Product Announcements

How Smart Is Your Hadoop?

EMC World kicked off today in Las Vegas, and much of this week’s buzz is focused squarely on big data. Specifically, VMware’s CEO Pat Gelsinger is hot on how to build big data solutions into the enterprise as a service. During his keynote, Gelsinger and VMware data architect Michael West showed attendees how smart organizations will be deploying and managing Hadoop clusters in the future that will dramatically improve time-to-insight and productivity.

What they demonstrated was Apache Hadoop running on Serengeti on vSphere. What attendees saw was some innovative thinking about how to get more mileage out of their data as well as their datacenter.

Why Virtualize Hadoop?

According to Gelsinger, over 500,000 Hadoop installations exist today on bare metal servers. Along with West’s demo, Gelsinger dove hard into explaining why each of these deployment teams should rethink that decision.

The first benefit users will see is setup is a fraction of what it is for setting it up the old fashioned way. Even the most seasoned administrators realizes a manual set up of a Hadoop cluster takes hours if not days to establish. With virtualization, a virtual machine image can be brought up in about six minutes.

Beyond that, as Serengeti Product Marketing Manager Joe Russell explained in an interview last week, by placing your Hadoop clusters on virtualized infrastructure, you have the opportunity to separate the data storage from the compute processing.  By treating them as independent entities, VMware shows that you optimize these separately.

Of course, for performance reasons, Serengeti knows to preserve data locality and keep the compute and data nodes collocated with each other, but the simple act of breaking them apart means that it is easier to scale up, scale down or even deploy completely different compute clusters on to the same data. Now, when you need more compute power to speed up a job, you can just add it.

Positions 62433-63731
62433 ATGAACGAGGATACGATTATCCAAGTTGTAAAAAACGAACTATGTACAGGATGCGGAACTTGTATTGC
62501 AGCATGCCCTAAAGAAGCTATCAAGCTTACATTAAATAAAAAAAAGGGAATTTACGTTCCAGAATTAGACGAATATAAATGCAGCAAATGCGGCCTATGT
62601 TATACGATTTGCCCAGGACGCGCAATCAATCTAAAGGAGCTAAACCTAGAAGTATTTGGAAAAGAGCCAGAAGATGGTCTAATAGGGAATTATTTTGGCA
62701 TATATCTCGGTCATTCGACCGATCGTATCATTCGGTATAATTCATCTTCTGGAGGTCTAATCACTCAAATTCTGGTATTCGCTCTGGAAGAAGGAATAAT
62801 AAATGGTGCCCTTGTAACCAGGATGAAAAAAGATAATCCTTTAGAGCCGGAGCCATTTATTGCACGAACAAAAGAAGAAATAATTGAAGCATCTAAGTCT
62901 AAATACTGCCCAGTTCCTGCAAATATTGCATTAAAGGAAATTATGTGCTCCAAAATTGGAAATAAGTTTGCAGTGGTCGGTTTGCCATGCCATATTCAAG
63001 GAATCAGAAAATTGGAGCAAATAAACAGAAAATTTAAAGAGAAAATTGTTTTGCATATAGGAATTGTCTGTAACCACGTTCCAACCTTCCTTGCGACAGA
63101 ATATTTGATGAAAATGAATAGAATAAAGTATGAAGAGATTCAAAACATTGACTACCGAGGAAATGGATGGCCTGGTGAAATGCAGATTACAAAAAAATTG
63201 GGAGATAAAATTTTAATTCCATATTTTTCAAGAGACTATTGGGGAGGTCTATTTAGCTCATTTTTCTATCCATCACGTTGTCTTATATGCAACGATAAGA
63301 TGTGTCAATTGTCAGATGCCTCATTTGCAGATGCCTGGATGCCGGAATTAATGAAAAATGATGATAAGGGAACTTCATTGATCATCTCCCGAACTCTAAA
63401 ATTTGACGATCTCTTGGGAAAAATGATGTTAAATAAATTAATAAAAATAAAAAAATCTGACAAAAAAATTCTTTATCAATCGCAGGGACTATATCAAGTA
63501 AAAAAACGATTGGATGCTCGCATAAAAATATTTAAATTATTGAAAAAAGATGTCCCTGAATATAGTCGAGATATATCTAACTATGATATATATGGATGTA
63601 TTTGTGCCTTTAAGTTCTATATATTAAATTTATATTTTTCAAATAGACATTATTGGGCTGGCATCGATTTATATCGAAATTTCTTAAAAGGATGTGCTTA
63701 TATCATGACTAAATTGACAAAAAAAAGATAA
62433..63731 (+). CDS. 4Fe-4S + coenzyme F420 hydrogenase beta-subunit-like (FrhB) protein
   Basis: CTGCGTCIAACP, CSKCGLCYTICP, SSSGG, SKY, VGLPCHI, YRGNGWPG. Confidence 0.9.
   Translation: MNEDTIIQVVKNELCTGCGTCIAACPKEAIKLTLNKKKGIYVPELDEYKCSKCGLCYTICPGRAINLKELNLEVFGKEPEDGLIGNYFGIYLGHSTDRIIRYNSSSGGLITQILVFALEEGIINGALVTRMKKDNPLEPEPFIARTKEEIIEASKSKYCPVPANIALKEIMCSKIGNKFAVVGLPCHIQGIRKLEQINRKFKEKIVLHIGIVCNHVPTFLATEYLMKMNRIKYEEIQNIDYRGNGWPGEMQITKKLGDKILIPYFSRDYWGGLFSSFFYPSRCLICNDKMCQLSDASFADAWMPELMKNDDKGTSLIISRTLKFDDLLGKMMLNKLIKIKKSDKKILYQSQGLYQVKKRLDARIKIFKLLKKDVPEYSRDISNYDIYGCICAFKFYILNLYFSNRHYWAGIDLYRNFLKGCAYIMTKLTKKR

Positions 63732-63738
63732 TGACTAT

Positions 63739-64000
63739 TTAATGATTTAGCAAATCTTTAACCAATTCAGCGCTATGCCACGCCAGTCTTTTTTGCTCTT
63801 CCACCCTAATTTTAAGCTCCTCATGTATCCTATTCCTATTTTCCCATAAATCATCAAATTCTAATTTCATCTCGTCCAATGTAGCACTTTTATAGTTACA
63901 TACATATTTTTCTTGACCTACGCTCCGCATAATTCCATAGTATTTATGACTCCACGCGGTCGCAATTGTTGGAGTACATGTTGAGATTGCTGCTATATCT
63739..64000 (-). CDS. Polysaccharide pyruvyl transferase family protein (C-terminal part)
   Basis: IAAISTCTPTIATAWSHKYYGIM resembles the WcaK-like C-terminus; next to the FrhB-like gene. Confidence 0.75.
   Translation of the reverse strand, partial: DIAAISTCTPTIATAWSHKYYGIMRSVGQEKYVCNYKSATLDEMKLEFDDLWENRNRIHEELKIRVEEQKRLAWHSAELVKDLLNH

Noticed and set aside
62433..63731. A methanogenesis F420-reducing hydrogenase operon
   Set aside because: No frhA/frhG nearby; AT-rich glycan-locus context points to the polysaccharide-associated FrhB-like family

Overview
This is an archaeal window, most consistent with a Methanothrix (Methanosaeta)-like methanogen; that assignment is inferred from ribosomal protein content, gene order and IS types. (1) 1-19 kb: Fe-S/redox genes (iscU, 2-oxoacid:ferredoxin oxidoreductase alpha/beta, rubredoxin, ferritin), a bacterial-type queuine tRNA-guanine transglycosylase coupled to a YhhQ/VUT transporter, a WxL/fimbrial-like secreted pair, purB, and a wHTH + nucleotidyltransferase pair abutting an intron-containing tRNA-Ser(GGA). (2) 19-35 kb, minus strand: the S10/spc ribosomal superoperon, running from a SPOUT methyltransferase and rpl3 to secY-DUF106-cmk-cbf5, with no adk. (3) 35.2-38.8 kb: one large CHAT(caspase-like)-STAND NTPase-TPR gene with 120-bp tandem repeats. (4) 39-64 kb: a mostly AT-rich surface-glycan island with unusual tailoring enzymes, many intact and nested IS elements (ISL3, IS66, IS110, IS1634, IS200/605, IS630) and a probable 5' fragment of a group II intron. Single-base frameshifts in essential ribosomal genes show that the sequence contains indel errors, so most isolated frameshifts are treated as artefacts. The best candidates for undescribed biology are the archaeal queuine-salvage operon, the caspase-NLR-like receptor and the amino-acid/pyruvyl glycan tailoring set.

It also means that you can reuse the same HDFS and apply completely different compute logic to the to the data, basically establishing multi-tenancy for the data through a shared file system. You don’t even have to use the same distribution of Hadoop. If you want to deploy Cloudera and MapR to the same data, you can. This means data can become multi-purpose, and eliminates redundant storage in the deployment footprint.

But West wasn’t finished there. He also demonstrated how to gracefully prioritize workloads. Using Serengeti baked into VMware’s vSphere and vCenter, big data administrators can assign priorities for their workloads and compute resources can be automatically allocated to the right set of compute processing.

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So, if you are using MapR to run a recommendations engine for your website that helps target product recommendations to individual customers browsing your site, you can make sure that process is treated like a first-class citizen. Since this functionality is core to the business and is known to be a money-maker, we want to make sure this job always finishes first, or finishes within its promised service levels. Serengeti let’s you set that priority and automates resource allocation for you.

But it doesn’t prevent other jobs from accessing that data. For instance, a data scientist may have additional ideas for improvements to your recommendation engine, or may try to find some other product sales patterns that could provide useful insights to the business later on.  These data scientists could deploy a new compute node against the active data and get going right away. By setting the experimentation node up to be a secondary priority in the overall cluster, as demand for the higher priority job grows, compute resources will be gracefully starved from the second priority data experiment. Serengeti will know to do an orderly shutdown of TaskTracker nodes, and reassign tasks in the queue to a different queue.

At this point, the job will take longer to complete, but your data scientists will still make progress as long as they have any unused capacity left for compute. Similarly, as shopping demand dies overnight while your customers are sleeping, more resources can be opened up to complete the secondary job.

In other words, your compute processes for Hadoop just got elastic and multi-tenant.

The Result: Smarter Hadoop

In the era of big data, Gelsinger and West hit home with many of the attendees. By virtualizing Hadoop, companies open a window to get faster time-to-insight and at the same time optimize their data center to use hardware more effectively and prioritize performance. With benefits falling squarely in the “less work” and “better ROI”, I expect many in the crowd today to go home and rethink their big data strategy around virtualization.

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